January 24, 2012 | 122
The women in scienceblogging session at Science Online this year was very different from last year. More people were venting, and what they were venting was scary: stalkers, rape jokes, physical threats. It has not been a good year to be blogging while female: Elevatorgate was one of the more frightening events I’ve ever observed, because it exposed a level of hatred, of vicious, violent sexism that before that point I would have said was only believed by the tiniest fraction of men. Elevatorgate ramped up the defensiveness and sharpened the fears of women who speak their mind in the skeptical and science blogospheres.
Even when the threats aren’t physical, the antagonism towards women has been nasty. I have been called a sexist, someone who plays victim, told I should be fired, and worse, personal things that I will not relay here. I have had my writing challenged by brash claims regarding my character or intent without any attempt to build a case with evidence.
And even though I can look at the evidence and my writing, at what I do and what I stand for, and know these claims are ridiculous, each one of these attacks shatters me.
Back at my old blog, these attacks would have had little effect on me. At my old blog my posse would have crowded them out, shrugged their way past them until the attackers were shouting uselessly at the periphery. My old blog was a warm, inviting space where I could take risks because people were willing to take them with me.
I could blame the loss of my posse on the commenting system or the more heavily-male readership here at Scientific American and throw up my hands. But I also know I have not been modeling the appropriate behavior to encourage you to get comfortable in my new place. I have left almost all attack comments up rather than delete them because I worried that getting rid of them would open me up to more attacks, or make it look as though I was silencing my opposition. And so I left them, and waited, hoping someone would come and back me up. Sometimes someone would.
Supporting a female blogger under attack in a comment thread is a very risky endeavor. If you are a male ally, you may be afraid of making things worse. If you are a woman, you may be afraid of drawing some of the attack on to you. The attack may also just feel like it’s not your business. It takes a very brave person who doesn’t mind sticking their nose in to put together a reasoned response and handle the blowback.
By letting the oppressive and rude behavior in my comment threads get out of control, I have put my posse in an impossible position. I have silenced potential commenters, and lost the most valuable part of my blogging.
* * *
Science Online was fun, just like last year. But I also felt raw, and exposed, and put on a pedestal. I can’t tell you how much it meant to me that so many of you admire my writing and perspective, that you told me you have started to write, or stood up to an adversary, or followed your dream in part due to me. But I do not write well on this pedestal. It wobbles with my every move and there are spikes lining the fall below.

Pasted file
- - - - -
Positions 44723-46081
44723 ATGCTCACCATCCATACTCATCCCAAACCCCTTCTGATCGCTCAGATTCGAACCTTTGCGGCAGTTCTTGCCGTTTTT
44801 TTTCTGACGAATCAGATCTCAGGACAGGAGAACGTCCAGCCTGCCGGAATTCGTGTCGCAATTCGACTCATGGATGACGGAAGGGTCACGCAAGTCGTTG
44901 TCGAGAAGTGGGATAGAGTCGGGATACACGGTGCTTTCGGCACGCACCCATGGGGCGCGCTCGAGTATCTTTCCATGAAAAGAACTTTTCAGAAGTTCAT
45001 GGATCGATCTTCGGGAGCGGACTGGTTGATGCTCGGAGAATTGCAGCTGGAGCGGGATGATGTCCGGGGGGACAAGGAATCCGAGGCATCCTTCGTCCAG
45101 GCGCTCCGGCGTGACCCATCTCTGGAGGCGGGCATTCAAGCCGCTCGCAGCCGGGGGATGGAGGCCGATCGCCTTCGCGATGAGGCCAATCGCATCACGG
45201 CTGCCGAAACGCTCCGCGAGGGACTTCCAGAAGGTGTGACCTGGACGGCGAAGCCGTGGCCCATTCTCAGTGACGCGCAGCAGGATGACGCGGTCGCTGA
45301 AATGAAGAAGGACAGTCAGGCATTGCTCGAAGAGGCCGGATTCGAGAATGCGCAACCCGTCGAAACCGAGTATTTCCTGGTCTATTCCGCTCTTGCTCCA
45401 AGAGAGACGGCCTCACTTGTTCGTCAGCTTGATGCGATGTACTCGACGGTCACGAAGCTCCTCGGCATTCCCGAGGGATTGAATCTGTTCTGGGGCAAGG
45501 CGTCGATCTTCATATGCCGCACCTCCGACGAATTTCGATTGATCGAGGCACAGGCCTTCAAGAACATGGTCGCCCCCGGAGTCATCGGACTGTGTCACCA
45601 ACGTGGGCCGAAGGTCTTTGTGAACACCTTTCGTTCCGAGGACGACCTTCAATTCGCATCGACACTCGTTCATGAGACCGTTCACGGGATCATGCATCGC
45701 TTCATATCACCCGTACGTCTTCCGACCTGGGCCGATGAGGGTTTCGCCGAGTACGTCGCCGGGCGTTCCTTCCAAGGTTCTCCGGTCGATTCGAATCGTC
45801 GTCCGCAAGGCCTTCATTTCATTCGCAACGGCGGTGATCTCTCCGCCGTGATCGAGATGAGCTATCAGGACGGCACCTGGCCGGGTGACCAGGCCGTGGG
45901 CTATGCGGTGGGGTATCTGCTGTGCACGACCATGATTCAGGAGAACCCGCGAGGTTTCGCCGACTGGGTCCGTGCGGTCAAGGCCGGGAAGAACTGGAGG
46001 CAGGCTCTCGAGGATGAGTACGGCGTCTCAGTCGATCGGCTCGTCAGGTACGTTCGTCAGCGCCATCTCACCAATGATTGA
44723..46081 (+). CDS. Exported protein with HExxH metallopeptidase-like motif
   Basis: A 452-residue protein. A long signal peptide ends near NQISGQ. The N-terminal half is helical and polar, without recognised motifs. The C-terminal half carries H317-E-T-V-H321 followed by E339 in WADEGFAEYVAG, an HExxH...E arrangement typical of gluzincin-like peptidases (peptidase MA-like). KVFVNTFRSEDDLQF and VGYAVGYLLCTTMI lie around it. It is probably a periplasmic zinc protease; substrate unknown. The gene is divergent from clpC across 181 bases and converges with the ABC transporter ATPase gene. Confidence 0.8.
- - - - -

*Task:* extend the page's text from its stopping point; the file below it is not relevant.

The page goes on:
Blogging is a selfish endeavor, a desire to be heard. Blogging is insisting you have something to say. Blogging is saying come here, come here and respond and tell me that at least some of what I am saying means something to you.
And so I am going to be selfish right now. I am asking you to register on this network. You can register as a pseudonym or Anon371 or under your name and only I see your email address. But I want you to register so that you are more likely to comment and participate in this community, because that’s the only way I can get back down.
* * *
In order for you to have the support you need to come back and rebuild our posse, I am enacting a new comment policy here at Context and Variation. The policy is as follows:
The science blogging community – and you don’t need to be a blogger to be in this community – is one that has been held together by the decency and strength of Bora Zivkovic. This community operates more like a meritocracy and democracy than many other areas of science because that is what Bora has modeled and what he has demanded of us. But this community grows larger, and one man cannot be expected to hold together the hundreds of thousands of us who engage with science and science writing every day. With scientific literacy more important to economic and political success than ever, yet fewer newspapers with science sections, readers are coming to us. And it’s on all of us to honor the model produced by Bora, Anton Zuiker, Karyn Traphagen and so many others by being responsible and supporting each other.
We all have different ways of supporting community, and different ideas of civility. I’ve only articulated what I expect on my blog. Clearer articulation and enforcement of these policies in our own spaces will create the spaces we need to maximize our impact and honor our communities.
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